CAMP ZAMA, Japan (Nov. 30, 2018) Major Gregory Costello, with the U.S. Army Japan Staff Judge Advocate office, understands just how difficult it is to study a foreign language.

Costello has put many long hours into studying Japanese, and has experienced his own frustrations with self-study, including not having a partner to practice with or a place to learn.

So when he learned about a Camp Zama Army Community Service "English as a Second Language" class, he jumped at the opportunity to volunteer his time to help others.

"It's a highlight of my week coming here," said Costello.

Cheryl Rendon, an ESL teacher and Exceptional Family Member Program manager at ACS, said the class is part of the Relocation Readiness Program and is geared toward families with foreign-born spouses.

She said each class averages between 10 and 14 students, and includes military spouses, local national employees, and Japan Ground Self-Defense Force members.

"Maj. Costello has been a wonderful addition to our class," said Rendon. "He is very friendly and the students enjoy his company."

Rendon said Costello's plate must be quite full being active duty and having responsibilities to his mission and family.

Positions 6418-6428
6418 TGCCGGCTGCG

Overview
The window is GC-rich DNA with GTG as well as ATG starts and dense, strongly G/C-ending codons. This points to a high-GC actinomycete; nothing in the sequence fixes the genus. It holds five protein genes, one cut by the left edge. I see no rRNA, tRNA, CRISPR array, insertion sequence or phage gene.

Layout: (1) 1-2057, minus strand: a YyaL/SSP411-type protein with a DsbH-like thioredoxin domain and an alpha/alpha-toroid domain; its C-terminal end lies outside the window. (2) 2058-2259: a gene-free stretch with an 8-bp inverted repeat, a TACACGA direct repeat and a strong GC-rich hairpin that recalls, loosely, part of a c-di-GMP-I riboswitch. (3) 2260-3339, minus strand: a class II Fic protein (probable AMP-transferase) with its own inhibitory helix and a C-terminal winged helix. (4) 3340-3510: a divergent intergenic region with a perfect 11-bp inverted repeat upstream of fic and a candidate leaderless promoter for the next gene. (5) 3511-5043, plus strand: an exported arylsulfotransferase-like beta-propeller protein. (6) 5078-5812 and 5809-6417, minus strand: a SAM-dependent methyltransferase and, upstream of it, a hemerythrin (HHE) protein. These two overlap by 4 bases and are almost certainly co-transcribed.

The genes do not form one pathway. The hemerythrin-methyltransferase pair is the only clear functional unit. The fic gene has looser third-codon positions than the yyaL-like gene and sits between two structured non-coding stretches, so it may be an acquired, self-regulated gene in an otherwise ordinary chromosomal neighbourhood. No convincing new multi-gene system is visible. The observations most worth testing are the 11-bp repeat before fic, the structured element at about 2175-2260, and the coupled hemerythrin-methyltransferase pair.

"I am in awe of his willingness and dedication to volunteer his time," said Rendon.

Costello explained he stumbled upon the volunteering opportunity to teach English while in-processing at ACS and was actually looking for an opportunity to expand his Japanese.

"From that perspective, if somebody wants to practice English and I have the opportunity to go and support that, I'd love to do that," said Costello.

Costello said he realized he actually ultimately learns more Japanese preparing the lessons for the class and interacting with the students.

"It's just a lot of fun and it's really rewarding as well," said Costello.

Costello said he always leaves happy meeting people who he wouldn't able to meet otherwise.

"This is a great community event," he said.

One of his students, Marlynn Tabelual, said the more he teaches the more interesting the class becomes.

"He is a good teacher and always provides us with something new to learn," she said.

Tadayuki Matsumoto, a Japanese employee at Akasaka Press Center, said it took him by surprise to see an active duty Soldier voluntarily teaching English in the class because he hadn't had the chance to interact closely with Soldiers outside of work.

"It helped me feel much closer to Soldiers knowing that they are just like us: have a family and show emotions," he said.

Matsumoto said the class provides him with not only a learning opportunity but also an opportunity to connect with people who share the same interests and goals.